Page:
Go back
Published by Temitayo A. Adeyemo

Increasing smallholders’ intensity in cassava value web: effect on household food security in Southwest Nigeria

Although cassava production and processing is on the increase in Nigeria, there is still a large gap to be filled in meeting the food and raw material need of the country in terms of cassava products and by-products. The reported increase in area cultivated with cassava has not been translated to higher resource use efficiency or productivity, thus cassava smallholders have low physical and economic returns on their activities. This has serious implications for their well-being attributes, chiefly food security. A value web system, involving multiple enterprises within interconnected value chains, has been proposed as a strategy for smallholders to increase resource use efficiency and financial benefits. This study examined the levels of intensity by which cassava smallholders utilise the cassava biomass using available resources. It also isolated the determinants of the different levels of participation in the cassava biomass value web. The study further investigated the effect of higher intensity of cassava biomass utilisation by smallholders on the food security status of their households with respect to their calorie intake and dietary diversity. The study also profiled the different risks to food security based on the level of intensity of the smallholders’ participation in the cassava value web. The research used data from a survey of 150 cassava smallholders, from 7 local government areas in Ogun state Nigeria. The results revealed that food security status of households using the cost of calorie index generally increased with increasing intensity of participation in the cassava value web. Dietary diversity of households also increased with an increase in the intensity of participation in the cassava web. Smallholders who are multitasking are also less vulnerable to food insecurity. The study also found that smallholders are rational and respond to changes in market conditions for their products and are willing to take more active roles in the cassava value web. Policy thrust should thus focus on increasing market opportunities for smallholders which will serve as incentives to take more active roles in the cassava value web, with consequence for their productivity, income and hence food security.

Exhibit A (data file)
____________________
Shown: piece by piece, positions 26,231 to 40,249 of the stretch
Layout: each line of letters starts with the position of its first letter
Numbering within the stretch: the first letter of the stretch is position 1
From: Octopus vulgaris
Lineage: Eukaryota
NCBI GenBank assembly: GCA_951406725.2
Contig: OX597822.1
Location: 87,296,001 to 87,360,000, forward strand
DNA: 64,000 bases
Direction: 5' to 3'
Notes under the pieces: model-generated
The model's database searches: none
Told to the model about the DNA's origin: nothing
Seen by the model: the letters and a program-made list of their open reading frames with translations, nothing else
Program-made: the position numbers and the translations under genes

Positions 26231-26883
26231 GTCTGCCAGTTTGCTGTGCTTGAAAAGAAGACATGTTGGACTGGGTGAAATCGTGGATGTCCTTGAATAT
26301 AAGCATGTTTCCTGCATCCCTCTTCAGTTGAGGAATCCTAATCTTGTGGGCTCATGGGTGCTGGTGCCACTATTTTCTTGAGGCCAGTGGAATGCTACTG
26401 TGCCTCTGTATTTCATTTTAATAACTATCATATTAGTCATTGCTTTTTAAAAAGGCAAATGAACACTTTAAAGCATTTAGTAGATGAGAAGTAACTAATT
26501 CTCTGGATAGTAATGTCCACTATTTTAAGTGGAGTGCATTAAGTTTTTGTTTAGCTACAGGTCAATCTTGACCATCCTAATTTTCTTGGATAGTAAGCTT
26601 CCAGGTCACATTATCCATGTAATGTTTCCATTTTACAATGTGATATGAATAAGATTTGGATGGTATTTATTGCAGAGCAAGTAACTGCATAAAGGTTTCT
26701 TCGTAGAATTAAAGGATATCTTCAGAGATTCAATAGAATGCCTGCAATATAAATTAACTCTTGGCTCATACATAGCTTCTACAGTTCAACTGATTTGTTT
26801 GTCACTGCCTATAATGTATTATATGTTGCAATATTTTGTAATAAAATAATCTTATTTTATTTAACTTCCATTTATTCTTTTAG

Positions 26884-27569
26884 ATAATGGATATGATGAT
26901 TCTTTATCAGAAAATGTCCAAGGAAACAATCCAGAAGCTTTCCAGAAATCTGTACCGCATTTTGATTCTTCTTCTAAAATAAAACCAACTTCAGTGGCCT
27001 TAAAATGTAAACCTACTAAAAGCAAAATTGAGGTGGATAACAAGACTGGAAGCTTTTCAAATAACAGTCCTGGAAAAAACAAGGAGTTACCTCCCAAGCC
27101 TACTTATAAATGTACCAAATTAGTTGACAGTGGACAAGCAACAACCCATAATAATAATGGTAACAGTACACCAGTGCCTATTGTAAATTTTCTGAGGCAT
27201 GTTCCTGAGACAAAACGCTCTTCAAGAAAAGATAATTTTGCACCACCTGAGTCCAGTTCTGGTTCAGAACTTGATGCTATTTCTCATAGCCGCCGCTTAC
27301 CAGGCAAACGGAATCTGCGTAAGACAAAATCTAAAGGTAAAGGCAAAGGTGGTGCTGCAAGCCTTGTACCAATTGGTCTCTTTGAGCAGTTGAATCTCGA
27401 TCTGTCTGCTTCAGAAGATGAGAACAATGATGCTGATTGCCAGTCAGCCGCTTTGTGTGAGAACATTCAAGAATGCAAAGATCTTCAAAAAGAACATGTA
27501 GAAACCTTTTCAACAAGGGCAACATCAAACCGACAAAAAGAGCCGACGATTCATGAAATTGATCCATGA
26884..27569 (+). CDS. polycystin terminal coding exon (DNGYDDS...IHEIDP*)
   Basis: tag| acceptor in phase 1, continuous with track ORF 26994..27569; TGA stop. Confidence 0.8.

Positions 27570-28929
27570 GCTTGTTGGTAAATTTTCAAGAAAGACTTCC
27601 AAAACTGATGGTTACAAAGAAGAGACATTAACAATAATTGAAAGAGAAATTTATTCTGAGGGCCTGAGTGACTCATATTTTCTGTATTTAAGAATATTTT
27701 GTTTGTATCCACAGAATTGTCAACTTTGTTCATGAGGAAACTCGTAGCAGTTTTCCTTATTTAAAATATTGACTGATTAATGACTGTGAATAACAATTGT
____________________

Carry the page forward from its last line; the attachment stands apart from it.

Adeyemo, T.A., Abass, A., Amaza, P., Okoruwa, V., Akinyosoye, V. & Salman, K.K.
Conference on international research on food security, natural resource management and rural development